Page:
On June 13, 2016, we issued our State Environmental Policy Act (SEPA) decision about our recommended changes to our Environmentally Critical Areas (ECA) regulations. The purpose of our update is to continue to comply with the State’s Growth Management Act (GMA) requirements to designate and protect ECAs. Under GMA, we are also required to review best available science (BAS) and include measures to conserve and protect salmon fisheries. The Washington State legislature requires us to revise our ECA regulations every eight years.
Our proposed changes reflect updates to the BAS for protecting wetland functions, preserving great blue heron habitat, managing impervious surfaces, and mitigating impacts to critical areas. Additionally, our proposal includes changes to the regulations for development on large sites with steep slope areas. The changes would result in structures that are more compatible with existing development and continue to allow recovery of development credit. The amendments also clarify language and correct typographical errors to make the code easier to use and implement.
Our proposed amendments include changes to the SEPA regulations. Our proposal is to remove the City requirement for SEPA review for certain projects in critical areas that would otherwise be exempt from SEPA under Section 25.09.800. The SEPA review is currently limited to an analysis of the project's impacts on the environmentally critical areas. We propose to eliminate this review because the updated ECA regulations, including the proposed amendments, will provide clear, specific, and predictable regulations for those types of projects.
In addition to the proposed amendments to the ECA and SEPA regulations, we’ve updated two Director’s Rules. The first is for the Great Blue Heron Management Plans (DR 5-2007). This update reflects Washington Department of Fish and Wildlife’s (WDFW) latest recommendations for protecting great blue heron and their nests. Great blue herons are listed as a WDFW Priority Species and a species of local importance in Seattle. The second is the SEPA Exemptions from Environmental Review Requirements When Establishing, Changing or Expanding a Use (DR 29-2015). This amended Director’s Rule allows vegetation management that meets ECA and SEPA requirements. Vegetation management includes the removal of non-native vegetation species and planting native vegetation among other things.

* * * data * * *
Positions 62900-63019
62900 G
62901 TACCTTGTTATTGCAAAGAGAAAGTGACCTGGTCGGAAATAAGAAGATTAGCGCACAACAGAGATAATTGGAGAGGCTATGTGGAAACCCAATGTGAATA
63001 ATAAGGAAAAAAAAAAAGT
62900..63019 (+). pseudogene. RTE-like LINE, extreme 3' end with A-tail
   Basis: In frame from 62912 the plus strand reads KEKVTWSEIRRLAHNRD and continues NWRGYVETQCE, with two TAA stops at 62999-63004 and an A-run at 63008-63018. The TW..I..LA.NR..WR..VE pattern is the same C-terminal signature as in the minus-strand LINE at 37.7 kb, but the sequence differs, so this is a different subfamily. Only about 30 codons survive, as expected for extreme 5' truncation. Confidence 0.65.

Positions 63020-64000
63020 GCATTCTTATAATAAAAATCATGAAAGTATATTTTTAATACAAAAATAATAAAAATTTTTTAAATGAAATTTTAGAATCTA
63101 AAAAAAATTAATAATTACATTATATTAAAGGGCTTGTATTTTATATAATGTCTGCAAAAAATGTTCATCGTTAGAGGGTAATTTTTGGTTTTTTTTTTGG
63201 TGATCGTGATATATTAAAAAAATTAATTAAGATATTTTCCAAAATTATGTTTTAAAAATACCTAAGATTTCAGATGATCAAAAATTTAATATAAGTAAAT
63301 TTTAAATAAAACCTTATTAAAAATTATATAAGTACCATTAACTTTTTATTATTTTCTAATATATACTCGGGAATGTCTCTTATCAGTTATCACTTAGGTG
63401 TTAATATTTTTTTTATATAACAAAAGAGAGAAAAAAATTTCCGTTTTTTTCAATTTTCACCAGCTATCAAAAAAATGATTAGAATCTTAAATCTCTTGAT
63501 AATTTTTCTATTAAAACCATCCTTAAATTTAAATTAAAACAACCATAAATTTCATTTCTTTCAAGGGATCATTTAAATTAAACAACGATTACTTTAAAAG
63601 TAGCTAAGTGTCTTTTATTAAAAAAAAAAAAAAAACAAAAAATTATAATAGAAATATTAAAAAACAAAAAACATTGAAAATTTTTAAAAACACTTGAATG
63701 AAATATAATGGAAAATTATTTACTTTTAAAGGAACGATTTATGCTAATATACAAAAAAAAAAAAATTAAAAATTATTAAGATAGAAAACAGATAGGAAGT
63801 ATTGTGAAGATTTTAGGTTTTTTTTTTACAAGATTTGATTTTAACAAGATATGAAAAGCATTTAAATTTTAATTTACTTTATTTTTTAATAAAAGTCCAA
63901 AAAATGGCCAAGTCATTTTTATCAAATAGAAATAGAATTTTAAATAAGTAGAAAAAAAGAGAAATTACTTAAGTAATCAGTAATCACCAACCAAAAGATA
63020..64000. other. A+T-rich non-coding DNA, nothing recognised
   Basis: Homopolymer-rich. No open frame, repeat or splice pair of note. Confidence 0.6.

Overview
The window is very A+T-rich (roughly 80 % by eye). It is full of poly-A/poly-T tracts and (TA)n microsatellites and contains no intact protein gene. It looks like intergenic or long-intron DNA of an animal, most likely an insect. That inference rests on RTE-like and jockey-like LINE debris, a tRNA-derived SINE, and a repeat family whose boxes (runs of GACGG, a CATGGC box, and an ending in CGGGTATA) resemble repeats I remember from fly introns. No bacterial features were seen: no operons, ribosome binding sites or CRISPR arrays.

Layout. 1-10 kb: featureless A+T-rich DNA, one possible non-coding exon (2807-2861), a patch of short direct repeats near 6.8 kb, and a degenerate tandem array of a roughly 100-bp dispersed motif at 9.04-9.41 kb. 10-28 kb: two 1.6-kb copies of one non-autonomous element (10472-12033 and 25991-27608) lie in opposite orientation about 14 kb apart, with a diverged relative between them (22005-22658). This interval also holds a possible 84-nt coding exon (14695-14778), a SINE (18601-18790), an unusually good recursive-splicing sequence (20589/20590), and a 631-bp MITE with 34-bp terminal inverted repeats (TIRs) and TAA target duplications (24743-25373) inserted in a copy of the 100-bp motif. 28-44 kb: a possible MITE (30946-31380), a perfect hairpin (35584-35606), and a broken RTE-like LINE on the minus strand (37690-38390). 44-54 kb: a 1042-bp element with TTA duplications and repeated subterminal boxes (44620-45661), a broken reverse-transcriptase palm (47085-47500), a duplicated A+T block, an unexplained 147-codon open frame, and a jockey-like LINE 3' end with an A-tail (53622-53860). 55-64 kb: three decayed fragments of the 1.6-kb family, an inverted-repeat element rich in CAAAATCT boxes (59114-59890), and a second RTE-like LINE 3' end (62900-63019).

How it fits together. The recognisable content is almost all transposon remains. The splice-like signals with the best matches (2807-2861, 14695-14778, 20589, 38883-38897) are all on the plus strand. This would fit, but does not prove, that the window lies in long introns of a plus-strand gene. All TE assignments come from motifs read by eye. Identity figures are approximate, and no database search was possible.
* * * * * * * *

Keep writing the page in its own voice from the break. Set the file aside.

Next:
Our Director’s Report summarizes the proposed changes. Check out our Director’s Report and the two Director’s Rules on our project documents page.
The official public comment period closed June 26, 2016. We are now reviewing comments and making any additional changes as appropriate. We anticipate the Mayor will approve the legislation in July 2016. We will then submit the legislation to City Council for their review and approval. In the meantime, our staff is available to attend meetings to discuss the proposed changes. if you need more information, please visit our get involved page.
By updating our ECA policies and regulations to improve their effectiveness and to include updated BAS, we can better protect our critical areas and manage development in areas that are hazardous to build on. We can also enhance the urban environment by protecting wetlands, fish and wildlife habitat, riparian corridors, and other ecological resources. The health of these areas is an important indicator of the overall health and well-being of our city.
Our updated ECA policies and regulations will continue to comply with the GMA and include current BAS.